Exclusive: UK won’t support Peshmerga if they don’t abide by reform, says British Consul

26-06-2019 05:36
Martyn Warr, UK’s Consul General in Erbil. Photo: Peregraf

Peregraf- Surkew Mohammed, Renwar Najm

Britain, the United States and Germany will not support the Kurdish Peshmerga forces if the Kurds do not abide by the reform within these forces which might take as long as 15 years, the United Kingdom's Consul General in Erbil, Martyn Warr, told Peregraf in an exclusive interview.

In his days serving as the UK’s Consul General in Erbil, Martyn Warr spoke to Peregraf about the relations between the United Kingdom and the Kurdistan Region of Iraq, the ongoing reforms in the Peshmerga forces and the importance of independent media in the Kurdish region.

Relations between Kurdistan Region and the UK

Martyn Warr stated that the relations between Kurdistan Region and the UK "has changed and it has improved" compared to two years ago when the referendum for an independent Kurdistan was held in the region, "we had a different view from the government and we opposed the referendum but the government was in favor of it. We said it would lead to some consequences and we think it has, and the relation was cold as the result of the referendum, but now it is warm again."

The United Kingdom, along with the United States, and the United Nations and many other regional counties were opposing the Kurdistan Region’s independent referendum on September 25, 2017 in which some 92.71 percent of Kurds voted in favor of independence. The result was met with celebration across the Region – but their joy was short-lived.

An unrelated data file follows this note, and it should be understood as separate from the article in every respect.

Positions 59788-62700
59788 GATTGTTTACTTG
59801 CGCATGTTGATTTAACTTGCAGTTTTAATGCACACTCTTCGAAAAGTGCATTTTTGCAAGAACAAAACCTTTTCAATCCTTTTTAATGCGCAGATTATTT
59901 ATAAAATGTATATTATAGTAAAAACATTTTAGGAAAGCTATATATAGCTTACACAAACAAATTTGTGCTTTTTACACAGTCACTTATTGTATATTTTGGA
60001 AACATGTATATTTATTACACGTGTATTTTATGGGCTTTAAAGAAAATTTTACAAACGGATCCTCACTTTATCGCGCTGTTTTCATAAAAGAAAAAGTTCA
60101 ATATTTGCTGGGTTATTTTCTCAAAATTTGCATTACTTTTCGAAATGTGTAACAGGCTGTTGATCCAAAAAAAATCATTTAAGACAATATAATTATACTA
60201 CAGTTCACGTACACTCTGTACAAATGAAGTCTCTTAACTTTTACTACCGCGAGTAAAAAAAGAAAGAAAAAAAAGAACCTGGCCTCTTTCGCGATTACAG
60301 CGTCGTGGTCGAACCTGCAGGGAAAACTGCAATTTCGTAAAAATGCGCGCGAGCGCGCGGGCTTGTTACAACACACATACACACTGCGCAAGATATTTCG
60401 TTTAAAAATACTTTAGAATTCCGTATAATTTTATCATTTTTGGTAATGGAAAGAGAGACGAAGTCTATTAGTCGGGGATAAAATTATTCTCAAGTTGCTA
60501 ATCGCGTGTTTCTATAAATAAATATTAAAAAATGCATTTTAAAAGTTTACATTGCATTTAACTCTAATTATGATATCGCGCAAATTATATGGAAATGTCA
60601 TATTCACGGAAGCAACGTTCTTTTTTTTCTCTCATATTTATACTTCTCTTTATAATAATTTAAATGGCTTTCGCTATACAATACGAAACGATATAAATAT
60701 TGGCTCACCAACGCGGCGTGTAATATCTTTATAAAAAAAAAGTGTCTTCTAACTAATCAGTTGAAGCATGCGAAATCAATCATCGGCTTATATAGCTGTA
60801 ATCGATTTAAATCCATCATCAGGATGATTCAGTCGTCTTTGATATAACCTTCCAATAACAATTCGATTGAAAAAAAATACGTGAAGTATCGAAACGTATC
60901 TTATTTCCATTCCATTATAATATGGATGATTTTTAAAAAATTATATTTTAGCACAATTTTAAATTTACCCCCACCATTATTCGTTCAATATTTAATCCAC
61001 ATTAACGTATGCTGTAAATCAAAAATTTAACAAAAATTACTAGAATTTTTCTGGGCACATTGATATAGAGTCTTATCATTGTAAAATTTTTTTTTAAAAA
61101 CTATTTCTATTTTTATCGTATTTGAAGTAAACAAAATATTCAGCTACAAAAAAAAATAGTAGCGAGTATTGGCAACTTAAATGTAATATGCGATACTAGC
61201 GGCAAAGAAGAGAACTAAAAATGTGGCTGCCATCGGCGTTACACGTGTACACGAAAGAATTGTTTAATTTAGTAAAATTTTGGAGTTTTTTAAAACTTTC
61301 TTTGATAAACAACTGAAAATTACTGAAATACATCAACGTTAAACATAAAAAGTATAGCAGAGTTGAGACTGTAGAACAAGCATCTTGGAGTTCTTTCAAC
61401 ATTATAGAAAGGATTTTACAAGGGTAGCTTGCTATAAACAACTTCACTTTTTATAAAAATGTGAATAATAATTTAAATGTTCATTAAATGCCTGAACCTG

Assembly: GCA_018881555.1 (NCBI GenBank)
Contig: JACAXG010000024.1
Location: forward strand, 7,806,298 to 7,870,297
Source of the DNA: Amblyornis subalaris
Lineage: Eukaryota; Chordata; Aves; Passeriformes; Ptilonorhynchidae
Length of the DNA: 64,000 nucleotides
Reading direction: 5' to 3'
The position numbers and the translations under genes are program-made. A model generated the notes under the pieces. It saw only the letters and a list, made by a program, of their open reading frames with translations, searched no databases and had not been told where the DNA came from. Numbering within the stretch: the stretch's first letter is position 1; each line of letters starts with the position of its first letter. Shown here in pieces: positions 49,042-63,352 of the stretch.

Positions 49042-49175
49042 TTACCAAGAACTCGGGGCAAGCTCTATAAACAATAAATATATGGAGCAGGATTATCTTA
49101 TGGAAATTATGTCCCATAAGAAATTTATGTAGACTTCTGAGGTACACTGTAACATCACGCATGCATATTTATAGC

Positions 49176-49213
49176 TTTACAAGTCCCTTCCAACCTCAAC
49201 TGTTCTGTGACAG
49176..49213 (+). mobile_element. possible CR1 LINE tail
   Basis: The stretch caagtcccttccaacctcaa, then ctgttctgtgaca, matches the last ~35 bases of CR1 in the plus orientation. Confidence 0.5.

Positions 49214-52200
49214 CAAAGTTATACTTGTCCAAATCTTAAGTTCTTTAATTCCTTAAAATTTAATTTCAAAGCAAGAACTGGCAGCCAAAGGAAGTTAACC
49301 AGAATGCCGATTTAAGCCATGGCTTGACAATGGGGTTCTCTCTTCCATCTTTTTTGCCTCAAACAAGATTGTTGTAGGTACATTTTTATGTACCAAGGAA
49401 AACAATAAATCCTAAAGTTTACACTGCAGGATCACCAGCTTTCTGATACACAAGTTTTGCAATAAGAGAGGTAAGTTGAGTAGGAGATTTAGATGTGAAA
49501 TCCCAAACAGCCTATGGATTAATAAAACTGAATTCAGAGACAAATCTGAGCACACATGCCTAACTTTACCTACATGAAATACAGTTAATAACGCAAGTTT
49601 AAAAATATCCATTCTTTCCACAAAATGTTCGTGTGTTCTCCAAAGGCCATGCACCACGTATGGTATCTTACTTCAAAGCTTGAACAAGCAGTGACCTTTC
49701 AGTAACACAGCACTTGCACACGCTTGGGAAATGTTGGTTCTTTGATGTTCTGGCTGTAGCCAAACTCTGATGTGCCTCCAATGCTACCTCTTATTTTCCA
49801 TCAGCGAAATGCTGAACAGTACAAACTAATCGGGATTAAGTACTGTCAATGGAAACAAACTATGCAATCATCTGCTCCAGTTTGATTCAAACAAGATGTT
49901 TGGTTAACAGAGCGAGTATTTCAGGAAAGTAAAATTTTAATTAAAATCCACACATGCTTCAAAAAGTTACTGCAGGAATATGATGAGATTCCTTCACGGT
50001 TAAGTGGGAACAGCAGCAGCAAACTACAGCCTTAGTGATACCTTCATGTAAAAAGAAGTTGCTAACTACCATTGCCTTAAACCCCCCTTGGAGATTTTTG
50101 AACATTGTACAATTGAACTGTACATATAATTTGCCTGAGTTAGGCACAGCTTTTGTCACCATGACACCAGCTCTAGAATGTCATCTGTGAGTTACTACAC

The Iraqi government quickly took punitive measures – even though independence had not been declared – including an international flight ban, the closure of border crossings, the punishing of referendum supporters in the disputed areas, and finally attacking and retaking oil-rich Kirkuk and other disputed areas from the Peshmerga forces.

"We remain committed to Kurdistan and Kurdistan’s future within Iraq, we have one Iraq policy: we want Kurdistan to be secure, stable and prosperous," Martyn Warr said. "So it can help a secure, stable and prosperous Iraq. We believe that Kurdistan possesses some real strengths that it can make use of for its own benefit, Iraq and the region. I think above all what Kurdistan offers is a more open society."

 Reform within the Peshmerga

After the war against ISIS erupted in the mid of 2014 and Peshmerga forces where intensively engaged, the coalition forces set a plan to reform the Peshmerga. By 2017, a comprehensive plan had been developed, the first step of which was the establishment of a separate directorate with the "internal capacity" for reform.

The reform plan, entitled "The Peshmerga in the Future," was agreed by the KRG. Since then, the Peshmerga reform directorate had been formed.

"We have worked with Peshmerga to defeat ISIS and that work, training, is continuous. We will refine it so that it is more precise to the threat ISIS offers now, because that threat has changed over the last years, we want to examine how to expand and smarten that training," the Consul General said.

"We are advisers, we have a lot of experience in change and reform in military organization, and we are offering that in conjunction with Germans and Americans so the KRG can see how it can change the Peshmerga."